I had this article in The Independent magazine on Saturday, offering some explanations for the turn towards happiness, as an object of statistics and government. It mainly summarises things I've written elsewhere in openDemocracy and The New Left Review. The piece concludes:
So much technocratic interest in our minds, brains and selves may sound frightful. In 1816, Samuel Coleridge accused utilitarian philosophers of recognising "no duties which it could not reduce into debtor and creditor accounts on the ledgers of self-love". But the science of happiness may have a more culturally transformative role: as we now know all too well, British living standards are going into reverse, at least for the next five years – and who knows what will happen after that? If GDP growth represents national 'progress', then this nation has stopped moving.
This poses crucial questions about how best to exploit a shrinking supply of income, jobs and public spending – which research on happiness can help answer. The same pound can have very different psychological pay-offs. As [Geoff] Mulgan explains: "The less money there is to go around the more important it is that each pound achieves the greatest possible effect, and some of the policies that would have the biggest impact on happiness won't actually cost much...".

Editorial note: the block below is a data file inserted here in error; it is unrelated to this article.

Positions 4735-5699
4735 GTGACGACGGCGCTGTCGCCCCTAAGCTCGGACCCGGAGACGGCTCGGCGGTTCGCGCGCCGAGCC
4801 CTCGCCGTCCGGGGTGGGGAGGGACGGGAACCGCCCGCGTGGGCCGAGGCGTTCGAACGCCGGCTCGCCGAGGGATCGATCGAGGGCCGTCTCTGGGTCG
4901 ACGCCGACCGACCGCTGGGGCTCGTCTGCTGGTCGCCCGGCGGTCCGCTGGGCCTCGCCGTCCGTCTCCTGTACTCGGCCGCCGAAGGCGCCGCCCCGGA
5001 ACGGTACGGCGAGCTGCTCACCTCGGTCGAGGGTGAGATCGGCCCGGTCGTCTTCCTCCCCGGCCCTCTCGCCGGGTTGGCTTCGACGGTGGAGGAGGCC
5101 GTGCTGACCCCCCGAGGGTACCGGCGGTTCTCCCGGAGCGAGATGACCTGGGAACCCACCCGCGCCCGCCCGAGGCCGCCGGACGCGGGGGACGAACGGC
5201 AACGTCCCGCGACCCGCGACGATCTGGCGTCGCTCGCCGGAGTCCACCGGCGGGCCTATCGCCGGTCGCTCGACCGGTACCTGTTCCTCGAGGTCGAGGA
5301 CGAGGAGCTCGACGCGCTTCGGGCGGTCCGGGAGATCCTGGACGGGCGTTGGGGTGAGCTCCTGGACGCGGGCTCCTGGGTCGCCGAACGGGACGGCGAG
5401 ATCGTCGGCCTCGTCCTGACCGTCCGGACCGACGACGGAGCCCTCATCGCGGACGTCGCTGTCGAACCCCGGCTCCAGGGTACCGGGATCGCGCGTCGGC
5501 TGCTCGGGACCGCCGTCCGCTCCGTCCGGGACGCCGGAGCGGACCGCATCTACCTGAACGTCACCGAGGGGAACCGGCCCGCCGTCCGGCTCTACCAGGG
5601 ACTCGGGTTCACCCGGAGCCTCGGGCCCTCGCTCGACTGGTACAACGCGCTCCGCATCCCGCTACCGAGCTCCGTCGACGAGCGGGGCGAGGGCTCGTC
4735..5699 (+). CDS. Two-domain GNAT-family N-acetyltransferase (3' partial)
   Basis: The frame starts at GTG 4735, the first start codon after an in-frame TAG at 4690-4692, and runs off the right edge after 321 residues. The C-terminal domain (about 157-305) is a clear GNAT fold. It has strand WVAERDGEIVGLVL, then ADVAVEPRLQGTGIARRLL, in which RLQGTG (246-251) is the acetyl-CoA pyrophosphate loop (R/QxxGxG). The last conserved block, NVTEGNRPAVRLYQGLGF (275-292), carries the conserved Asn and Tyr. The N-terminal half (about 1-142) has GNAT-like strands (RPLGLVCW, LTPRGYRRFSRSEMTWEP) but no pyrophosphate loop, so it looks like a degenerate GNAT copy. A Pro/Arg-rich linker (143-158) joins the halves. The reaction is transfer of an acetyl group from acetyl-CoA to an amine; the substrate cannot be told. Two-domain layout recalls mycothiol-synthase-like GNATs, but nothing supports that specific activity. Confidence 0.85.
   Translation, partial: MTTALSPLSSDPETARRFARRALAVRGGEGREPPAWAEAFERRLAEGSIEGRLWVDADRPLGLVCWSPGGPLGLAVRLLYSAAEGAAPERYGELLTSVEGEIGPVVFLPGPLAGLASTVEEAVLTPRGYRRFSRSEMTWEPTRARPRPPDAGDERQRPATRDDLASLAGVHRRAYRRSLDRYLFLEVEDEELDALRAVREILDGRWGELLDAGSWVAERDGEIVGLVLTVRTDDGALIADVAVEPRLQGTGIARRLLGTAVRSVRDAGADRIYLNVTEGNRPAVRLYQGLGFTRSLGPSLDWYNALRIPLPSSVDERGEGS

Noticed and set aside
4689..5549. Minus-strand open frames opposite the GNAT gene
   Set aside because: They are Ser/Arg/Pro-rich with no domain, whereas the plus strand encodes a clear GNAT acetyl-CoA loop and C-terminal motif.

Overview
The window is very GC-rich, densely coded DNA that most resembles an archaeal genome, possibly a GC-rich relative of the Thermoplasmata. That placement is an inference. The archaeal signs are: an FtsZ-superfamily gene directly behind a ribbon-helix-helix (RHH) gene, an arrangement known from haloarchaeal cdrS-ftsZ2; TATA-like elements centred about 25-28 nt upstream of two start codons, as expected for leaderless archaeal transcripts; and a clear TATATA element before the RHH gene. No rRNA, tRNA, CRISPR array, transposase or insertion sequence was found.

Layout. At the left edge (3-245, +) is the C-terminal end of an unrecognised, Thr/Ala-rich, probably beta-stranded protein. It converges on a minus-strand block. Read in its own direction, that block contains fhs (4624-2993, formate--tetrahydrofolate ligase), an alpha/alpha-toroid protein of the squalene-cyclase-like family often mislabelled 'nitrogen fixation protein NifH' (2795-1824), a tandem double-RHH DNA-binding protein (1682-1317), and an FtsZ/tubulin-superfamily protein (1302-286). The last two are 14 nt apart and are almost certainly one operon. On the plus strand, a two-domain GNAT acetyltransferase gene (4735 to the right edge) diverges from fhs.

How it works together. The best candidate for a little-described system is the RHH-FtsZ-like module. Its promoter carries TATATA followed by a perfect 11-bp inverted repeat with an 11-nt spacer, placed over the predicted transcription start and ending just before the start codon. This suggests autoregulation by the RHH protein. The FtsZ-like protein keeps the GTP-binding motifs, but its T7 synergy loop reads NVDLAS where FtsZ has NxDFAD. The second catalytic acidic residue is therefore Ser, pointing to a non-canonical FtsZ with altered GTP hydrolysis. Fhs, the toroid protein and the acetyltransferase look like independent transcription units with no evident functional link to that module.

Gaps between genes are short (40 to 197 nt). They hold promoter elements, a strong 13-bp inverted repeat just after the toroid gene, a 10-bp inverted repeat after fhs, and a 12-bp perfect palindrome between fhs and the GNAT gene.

But economic stagnation also poses serious philosophical questions about how else we can imagine our society's direction of travel, once the assumption of economic growth no longer holds. Modern societies need a sense that the future will be better than the past. If capitalism can no longer make such a promise, then forms of non-economic growth might have to. The ONS's figure of '7.4' could be the start of a whole new approach to social and economic change.